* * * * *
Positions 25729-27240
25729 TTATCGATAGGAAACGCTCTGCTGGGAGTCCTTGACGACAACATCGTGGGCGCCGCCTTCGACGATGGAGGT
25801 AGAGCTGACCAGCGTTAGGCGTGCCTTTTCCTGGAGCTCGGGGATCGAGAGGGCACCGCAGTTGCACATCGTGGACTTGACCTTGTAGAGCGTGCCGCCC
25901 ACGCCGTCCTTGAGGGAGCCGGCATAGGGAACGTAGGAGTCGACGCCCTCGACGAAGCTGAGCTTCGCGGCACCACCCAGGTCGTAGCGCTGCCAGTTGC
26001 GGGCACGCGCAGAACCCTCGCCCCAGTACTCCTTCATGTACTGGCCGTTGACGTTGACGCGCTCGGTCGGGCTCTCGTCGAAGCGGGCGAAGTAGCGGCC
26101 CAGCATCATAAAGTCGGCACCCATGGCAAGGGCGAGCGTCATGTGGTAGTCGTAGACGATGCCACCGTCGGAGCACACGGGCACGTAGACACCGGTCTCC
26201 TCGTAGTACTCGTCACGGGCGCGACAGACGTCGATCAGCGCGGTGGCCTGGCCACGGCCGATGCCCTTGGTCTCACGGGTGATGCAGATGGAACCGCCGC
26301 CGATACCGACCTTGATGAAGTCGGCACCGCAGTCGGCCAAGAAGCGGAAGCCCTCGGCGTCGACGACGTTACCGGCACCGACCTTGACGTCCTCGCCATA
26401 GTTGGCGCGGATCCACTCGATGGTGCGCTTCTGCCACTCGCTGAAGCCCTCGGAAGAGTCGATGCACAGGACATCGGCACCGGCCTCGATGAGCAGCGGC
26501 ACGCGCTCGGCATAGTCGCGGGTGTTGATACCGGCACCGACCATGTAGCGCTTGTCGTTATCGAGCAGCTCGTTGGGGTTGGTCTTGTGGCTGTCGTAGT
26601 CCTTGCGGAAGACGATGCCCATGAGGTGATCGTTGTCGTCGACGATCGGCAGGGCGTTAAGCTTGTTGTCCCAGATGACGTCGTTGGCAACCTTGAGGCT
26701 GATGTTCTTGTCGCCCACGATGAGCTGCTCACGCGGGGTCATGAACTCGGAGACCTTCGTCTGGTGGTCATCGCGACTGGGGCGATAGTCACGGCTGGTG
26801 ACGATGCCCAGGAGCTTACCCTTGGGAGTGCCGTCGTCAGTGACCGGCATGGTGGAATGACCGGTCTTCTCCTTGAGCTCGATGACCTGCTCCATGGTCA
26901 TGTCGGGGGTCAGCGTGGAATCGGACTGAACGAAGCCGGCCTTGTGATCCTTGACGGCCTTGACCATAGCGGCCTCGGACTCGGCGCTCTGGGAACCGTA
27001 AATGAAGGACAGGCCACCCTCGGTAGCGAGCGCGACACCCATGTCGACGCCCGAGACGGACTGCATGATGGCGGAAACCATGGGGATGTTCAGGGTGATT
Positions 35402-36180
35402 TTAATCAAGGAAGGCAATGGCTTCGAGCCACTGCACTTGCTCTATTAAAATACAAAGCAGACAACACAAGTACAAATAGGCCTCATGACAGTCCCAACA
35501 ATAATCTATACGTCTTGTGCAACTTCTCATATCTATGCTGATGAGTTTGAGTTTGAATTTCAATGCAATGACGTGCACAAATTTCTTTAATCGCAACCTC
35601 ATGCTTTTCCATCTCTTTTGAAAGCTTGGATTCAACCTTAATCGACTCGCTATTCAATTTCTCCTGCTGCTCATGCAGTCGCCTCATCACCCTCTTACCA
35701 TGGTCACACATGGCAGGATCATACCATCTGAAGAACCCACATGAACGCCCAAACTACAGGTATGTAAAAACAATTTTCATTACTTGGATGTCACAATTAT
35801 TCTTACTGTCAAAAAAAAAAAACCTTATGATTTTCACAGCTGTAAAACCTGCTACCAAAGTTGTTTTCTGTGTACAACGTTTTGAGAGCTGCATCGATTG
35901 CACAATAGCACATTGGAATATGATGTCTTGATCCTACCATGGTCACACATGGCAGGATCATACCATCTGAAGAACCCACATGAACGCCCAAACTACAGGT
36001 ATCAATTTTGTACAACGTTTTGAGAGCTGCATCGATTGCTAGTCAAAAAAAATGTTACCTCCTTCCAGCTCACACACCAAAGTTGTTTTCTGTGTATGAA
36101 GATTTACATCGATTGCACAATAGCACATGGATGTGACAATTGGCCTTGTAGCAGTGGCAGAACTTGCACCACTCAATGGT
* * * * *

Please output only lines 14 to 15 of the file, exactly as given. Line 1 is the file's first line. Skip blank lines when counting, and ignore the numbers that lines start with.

26901 TGTCGGGGGTCAGCGTGGAATCGGACTGAACGAAGCCGGCCTTGTGATCCTTGACGGCCTTGACCATAGCGGCCTCGGACTCGGCGCTCTGGGAACCGTA
27001 AATGAAGGACAGGCCACCCTCGGTAGCGAGCGCGACACCCATGTCGACGCCCGAGACGGACTGCATGATGGCGGAAACCATGGGGATGTTCAGGGTGATT